• Resources for Health Care Workers – there are many people in our community that are front line workers.  In order to take care of others, it is important to take care of yourself too.  There are resources for self-care, professional support groups, and resources for supporting your patients and families.  You can self-refer for psychotherapy and psychiatric services with The Royal Mental Health Centre in Ottawa thanks to a partnership with the Ministry of Health and Ontario Health if you are:
    • A health care worker in Ontario
    • You are impacted by stress related to Covid-19 and
    • You need mental health and/or addictions support
  • Loss, grief and healing – there is a whole section with information related to helping us make sense of the feelings we are having due to losses we have all experienced due to the Covid-19 pandemic.  How can we cope with experiences such as the loss of a loved one, the loss of a job, the loss of social connection, the loss of or harm to relationships, academic loss, loss experienced by health care providers, loss of rituals and routines, or loss of mental health support.
  • Stress and Anxiety – even for those of us who feel we are coping well throughout the pandemic, we have all experienced an increase in stress and uncertainty.  There are resources providing coping strategies as well as personal assessment tools to allow you to figure out where you are at as you adapt.  There are many detailed strategies outlined, and simple things like eating healthily, getting proper rest and sleep and staying active are part of the puzzle.
gloved hands holding a globe, the globe is wearing a mask

Where to get facts about Covid-19: 

Since everyone is feeling increased stress and anxiety, it is easy to get drawn into misinformation online.  Be careful about trusting information you find circulating on Facebook and social media sites.  Sharing misinformation through memes, jokes and attack posts does not help anyone.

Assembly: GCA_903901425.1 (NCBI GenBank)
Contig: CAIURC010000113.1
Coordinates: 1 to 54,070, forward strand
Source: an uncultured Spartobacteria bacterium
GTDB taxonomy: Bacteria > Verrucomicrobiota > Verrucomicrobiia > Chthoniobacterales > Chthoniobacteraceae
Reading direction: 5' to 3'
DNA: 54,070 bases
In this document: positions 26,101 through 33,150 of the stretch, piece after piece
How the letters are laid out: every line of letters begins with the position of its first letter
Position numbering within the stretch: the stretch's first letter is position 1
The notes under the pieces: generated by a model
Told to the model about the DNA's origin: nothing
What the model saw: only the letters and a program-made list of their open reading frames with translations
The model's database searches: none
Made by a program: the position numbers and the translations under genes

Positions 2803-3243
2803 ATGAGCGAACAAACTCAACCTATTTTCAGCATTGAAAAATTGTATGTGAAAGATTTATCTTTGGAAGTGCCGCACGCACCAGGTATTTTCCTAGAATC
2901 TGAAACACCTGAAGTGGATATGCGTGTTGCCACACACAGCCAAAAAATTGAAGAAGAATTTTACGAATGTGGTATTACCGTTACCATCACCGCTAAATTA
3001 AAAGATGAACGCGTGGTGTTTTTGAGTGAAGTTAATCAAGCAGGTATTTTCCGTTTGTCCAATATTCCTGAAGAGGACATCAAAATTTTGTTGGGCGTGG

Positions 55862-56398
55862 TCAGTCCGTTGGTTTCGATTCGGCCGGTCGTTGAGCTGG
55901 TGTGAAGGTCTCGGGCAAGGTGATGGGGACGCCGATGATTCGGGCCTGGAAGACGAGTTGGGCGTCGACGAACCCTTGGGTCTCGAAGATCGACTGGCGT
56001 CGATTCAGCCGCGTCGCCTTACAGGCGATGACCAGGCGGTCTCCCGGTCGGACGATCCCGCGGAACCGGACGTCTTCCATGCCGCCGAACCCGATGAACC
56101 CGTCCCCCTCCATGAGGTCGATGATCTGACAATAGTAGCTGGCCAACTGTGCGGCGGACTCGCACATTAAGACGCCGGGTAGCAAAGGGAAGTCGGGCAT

There is a lot of reliable information that is easy to access:

Not Today Covid-19

The COVID Alert Mobile App

One way you can help to protect yourself and your community is to download the app so that you know if you are exposed to Covid-19, and let others know if you test positive without sharing any personal information.  The app does not trace your location, collect your contact information, or collect health information.  Here’s how it works:

  • As you go about your day, COVID Alert runs in the background and:
    • uses your smartphone’s built-in Bluetooth function to detect how close you are to other people with the app
    • exchanges random codes with other, nearby app users every 5 minutes
    • saves the codes on your phone for 14 days
    • The random codes cannot be used to identify you or your location.
  • If you test positive, you can use the app to notify others by:
    • entering it into the app
    • The app only uses the random codes – it does not collect or share any health information about you.
  • Every day, when you have an internet connection, COVID Alert looks for matches between the random codes on your phone and the random codes from people who have told the app they have tested positive.
    • Even if it finds matching codes, the app will not know who they belong to.
  • If the app finds matching codes, it means that in the past 2 weeks you were within 2 metres of an app user for more than 15 minutes, and that user has since tested positive. So you will get an alert with:
    • a message that you may have been exposed to COVID-19 19
    • advice on what to do next
    • Because no personal information or location data is shared, the app will not know where or when you were exposed.

Leave a Reply

Your email address will not be published.

This site uses Akismet to reduce spam. Learn how your comment data is processed.